All of the blackberry seedlings that we sell are a result of vegetative reproduction, which process we conduct in modern gardening tunnels. Thanks to the possibility it gives us – to extract young plantlets starting early spring-we always have fresh material to root (despite the immense work load it requires, especially at the very beginning).
The plants we offer have all an excellent, well developed root system and branching; both are a result of stem trimming- multiply times during the production time.
Another benefit is the fact that the plants are quite low which makes their transportation that much easier. We offer annual seedlings in P9 plant pots, biennial seedlings in C1,5 plant pots and perennials in C3 plant pots. Biennials are the most frequently sold.
The price per unit depends on several factors. The type selected, the age and the amount of seedlings ordered- all of these factors are just as important. When ordering wholesale quantities, it is possible to negotiate the price.
Additionally, each client can count on our professional advice that we gladly offer throughout the entire sales process.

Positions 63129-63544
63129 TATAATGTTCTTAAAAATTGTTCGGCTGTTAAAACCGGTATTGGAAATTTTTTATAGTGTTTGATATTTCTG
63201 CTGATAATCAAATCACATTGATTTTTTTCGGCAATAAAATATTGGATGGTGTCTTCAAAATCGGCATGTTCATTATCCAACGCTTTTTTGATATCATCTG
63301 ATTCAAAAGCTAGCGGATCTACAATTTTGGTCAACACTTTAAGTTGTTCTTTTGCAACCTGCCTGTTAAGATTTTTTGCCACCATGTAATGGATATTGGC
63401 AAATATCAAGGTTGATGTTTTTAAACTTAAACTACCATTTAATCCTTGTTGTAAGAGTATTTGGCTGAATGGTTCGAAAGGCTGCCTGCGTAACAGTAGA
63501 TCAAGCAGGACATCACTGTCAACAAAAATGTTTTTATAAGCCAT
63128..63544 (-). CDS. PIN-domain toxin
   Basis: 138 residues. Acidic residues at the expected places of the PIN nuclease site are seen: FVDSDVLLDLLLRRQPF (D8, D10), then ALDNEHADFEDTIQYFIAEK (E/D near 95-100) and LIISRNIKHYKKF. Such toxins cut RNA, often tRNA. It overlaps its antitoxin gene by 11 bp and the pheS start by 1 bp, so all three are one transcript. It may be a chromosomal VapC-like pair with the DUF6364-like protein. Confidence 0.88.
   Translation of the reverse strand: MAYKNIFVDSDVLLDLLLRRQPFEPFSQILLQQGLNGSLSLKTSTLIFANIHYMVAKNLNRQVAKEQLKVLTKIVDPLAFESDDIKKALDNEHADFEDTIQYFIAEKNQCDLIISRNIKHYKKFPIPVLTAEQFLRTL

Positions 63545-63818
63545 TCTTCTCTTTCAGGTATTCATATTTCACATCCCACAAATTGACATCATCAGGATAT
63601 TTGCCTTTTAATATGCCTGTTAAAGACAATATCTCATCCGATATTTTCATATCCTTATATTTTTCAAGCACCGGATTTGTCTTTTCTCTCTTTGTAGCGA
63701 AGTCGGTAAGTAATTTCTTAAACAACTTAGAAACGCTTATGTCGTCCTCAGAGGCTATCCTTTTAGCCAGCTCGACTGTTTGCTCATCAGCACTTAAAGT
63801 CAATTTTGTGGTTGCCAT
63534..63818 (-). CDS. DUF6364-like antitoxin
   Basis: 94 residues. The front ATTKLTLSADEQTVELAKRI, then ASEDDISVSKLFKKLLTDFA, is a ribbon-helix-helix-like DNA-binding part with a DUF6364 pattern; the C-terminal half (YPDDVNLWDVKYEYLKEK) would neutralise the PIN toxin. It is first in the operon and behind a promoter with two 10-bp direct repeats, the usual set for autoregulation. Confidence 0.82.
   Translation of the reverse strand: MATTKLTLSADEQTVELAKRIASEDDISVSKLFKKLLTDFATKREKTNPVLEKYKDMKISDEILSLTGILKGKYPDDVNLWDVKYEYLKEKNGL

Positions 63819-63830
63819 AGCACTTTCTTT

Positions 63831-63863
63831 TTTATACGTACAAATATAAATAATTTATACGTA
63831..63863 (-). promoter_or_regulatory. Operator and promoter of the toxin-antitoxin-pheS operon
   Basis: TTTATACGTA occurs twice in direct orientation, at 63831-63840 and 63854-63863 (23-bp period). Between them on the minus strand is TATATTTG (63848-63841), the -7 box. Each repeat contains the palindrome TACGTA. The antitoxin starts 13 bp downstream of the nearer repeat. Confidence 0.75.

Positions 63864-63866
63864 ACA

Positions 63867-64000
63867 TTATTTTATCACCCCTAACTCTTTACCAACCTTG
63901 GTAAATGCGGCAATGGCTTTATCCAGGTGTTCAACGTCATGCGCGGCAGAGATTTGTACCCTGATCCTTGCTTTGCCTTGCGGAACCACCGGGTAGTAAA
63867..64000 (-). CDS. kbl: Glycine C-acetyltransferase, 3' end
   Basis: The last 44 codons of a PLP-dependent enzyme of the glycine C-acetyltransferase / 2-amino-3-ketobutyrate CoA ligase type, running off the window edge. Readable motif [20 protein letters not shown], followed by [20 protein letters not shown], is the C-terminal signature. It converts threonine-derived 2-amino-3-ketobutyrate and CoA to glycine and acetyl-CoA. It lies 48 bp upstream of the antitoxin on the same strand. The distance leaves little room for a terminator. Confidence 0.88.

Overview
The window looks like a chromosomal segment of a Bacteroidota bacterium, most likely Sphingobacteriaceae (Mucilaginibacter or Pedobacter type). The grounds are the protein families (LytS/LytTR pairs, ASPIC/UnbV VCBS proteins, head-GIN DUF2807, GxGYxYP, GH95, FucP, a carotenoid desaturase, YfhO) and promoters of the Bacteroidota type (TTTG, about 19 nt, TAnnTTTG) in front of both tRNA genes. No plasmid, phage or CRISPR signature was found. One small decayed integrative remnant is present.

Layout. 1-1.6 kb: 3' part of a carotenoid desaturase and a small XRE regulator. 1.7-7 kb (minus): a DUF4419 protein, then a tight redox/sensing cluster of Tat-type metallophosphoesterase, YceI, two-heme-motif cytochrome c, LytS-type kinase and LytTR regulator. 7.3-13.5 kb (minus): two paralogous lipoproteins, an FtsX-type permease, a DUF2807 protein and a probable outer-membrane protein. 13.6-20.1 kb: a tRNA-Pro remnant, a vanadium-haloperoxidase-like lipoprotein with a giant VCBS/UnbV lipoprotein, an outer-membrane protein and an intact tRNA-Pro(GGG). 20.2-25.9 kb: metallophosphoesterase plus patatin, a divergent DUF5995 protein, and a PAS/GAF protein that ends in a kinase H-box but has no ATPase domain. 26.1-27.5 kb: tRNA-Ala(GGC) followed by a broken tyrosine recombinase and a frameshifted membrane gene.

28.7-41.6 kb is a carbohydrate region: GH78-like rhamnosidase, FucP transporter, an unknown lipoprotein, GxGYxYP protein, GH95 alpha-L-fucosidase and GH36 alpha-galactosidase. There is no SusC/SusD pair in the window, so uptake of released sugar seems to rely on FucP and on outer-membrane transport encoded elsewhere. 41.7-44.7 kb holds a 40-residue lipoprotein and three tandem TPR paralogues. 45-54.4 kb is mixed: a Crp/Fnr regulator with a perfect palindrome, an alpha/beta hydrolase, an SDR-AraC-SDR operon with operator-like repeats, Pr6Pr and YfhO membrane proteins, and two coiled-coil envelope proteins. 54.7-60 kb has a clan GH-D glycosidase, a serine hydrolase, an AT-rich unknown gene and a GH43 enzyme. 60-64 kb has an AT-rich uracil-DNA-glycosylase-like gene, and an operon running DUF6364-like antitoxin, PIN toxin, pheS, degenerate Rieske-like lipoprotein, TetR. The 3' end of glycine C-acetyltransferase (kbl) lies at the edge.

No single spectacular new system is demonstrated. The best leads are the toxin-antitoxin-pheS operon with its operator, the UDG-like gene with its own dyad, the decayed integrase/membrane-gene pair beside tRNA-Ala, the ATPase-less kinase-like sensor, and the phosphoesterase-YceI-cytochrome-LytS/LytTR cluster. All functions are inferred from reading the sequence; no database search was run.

|round, dark blue to black color, very aromatic, sharp but tasty
|very large, firm, very tasty
|very large, juicy, tart- sweet taste
|for processing, for desserts
|large, oval, black, tasty
|for processing, for desserts
|very large, elliptic, very juicy, tasty
1. Black Satin
This thornless variety has been created not long ago in the United States. Black Satin is unusually frost- and cold- resistant. This plant grows as an erect shrub, up to 120 cm. It grows quite rapidly and does not require a pollinator to bear fruit. It blooms in June and during that time, the shrub is covered with tiny but very decorative, white flowers. The shrub blooms for the first time two years after it is planted. The fruit of the Black Satin blackberry is quite round in shape and very proportionate. The color is very dark blue to black and the scent quite intensive. The fruit is tasty, sweet, distinctively slightly sour, a bit sharp; it is fully ripe mid- August. It can be eaten fresh, directly, but it is also excellent processed- for instance in the form of juice or tincture. The Black Satin can be picked mechanically; the growth process and care are relatively simple, mainly needing sufficient sun exposure.
2. Loch Ness